“Much like present-day New England, early Natick was home to many different people with many different experiences,” said Niki Lefebvre, Director of the Natick Historical Society. “By learning about the different languages spoken, the variations in how Algonquian and English people used the Charles River, and their differing burial practices, students will be able to see that there was more than one way to live in early New England.”

On this Land will be offered annually to all third-grade students in Natick public schools at no cost to the town. In 2020, the Natick Historical Society will begin offering the field trip for a fee to private schools, summer camps, scouting troops, and other youth organizations.

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Weekend of Celebration at Natick History Museum

Nearly 300 people celebrated the reopening of the Natick History Museum this weekend. We have been working since November 2017 to restore the 1880 museum, located at 58 Eliot Street, and we are thrilled to welcome the community back into the transformed space.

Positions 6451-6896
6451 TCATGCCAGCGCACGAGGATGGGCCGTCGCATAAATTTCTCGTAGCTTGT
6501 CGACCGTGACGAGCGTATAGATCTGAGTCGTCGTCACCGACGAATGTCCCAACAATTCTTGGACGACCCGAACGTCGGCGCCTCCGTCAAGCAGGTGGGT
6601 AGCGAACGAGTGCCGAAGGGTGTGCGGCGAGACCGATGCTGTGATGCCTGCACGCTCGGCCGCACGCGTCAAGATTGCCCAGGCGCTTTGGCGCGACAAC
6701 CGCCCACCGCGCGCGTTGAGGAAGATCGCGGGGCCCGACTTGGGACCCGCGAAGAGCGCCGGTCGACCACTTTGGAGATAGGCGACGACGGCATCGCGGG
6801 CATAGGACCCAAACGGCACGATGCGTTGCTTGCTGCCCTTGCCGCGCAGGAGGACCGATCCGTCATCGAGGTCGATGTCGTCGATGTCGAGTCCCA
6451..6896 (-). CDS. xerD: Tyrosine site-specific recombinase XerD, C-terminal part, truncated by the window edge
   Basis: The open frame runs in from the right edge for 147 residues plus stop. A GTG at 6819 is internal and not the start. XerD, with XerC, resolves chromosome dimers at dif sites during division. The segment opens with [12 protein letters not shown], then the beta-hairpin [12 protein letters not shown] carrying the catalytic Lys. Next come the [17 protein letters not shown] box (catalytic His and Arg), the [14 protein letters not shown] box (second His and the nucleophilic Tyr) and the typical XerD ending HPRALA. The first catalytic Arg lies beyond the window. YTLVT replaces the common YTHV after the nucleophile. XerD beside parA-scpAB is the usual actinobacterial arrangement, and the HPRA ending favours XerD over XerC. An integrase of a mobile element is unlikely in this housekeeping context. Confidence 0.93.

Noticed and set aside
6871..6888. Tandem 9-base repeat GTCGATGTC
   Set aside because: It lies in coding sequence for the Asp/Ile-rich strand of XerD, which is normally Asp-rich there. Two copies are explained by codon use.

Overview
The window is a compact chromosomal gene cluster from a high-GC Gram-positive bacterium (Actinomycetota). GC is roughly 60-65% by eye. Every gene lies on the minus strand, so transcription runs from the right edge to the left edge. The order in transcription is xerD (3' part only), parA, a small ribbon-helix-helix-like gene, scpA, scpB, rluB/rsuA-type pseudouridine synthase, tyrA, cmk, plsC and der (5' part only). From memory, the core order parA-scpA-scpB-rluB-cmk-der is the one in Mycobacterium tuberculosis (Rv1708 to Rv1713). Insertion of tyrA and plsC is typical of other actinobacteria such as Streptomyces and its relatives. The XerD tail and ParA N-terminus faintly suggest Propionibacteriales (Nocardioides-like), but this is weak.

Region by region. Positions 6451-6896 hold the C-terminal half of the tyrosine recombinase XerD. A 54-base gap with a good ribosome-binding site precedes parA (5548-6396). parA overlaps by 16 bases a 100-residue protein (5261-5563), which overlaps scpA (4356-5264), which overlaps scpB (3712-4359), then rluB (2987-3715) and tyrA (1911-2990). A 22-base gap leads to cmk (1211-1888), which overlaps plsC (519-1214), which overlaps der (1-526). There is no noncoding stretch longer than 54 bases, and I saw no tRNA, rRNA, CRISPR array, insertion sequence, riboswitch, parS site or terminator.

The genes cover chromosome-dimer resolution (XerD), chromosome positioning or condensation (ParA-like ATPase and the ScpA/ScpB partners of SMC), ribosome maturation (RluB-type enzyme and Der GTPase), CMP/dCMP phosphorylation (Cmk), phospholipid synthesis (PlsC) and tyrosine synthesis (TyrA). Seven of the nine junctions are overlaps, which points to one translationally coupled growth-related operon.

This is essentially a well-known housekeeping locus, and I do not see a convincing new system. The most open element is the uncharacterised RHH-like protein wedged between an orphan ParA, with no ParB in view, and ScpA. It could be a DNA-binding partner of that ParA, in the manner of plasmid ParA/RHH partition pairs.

Member reception: View the photo gallery →

Open house: View the photo gallery→

Members and friends of the Society attended a special reception on Saturday, October 20, to preview the renovated museum and two new exhibits: Across the Centuries: Looking at Local Objects and Your Dream House: At Home in Postwar Natick.

On Sunday, October 21, more than 150 people visited the museum’s public opening, held in conjunction with Natick Artists Open Studios. Embroidery artist Mary Burke and basket weaver Ron Michael demonstrated their crafts to the delight of all visitors. Young children played with the blocks, books, and dollhouse in the Children’s Corner and many enjoyed trying a circa-1930 typewriter and casting their votes in a 1905 Natick ballot box.

We would like to thank members of the Natick Historical Society for making possible our museum’s transformation!

Natick History Museum Hosts “Active Collections” Workshop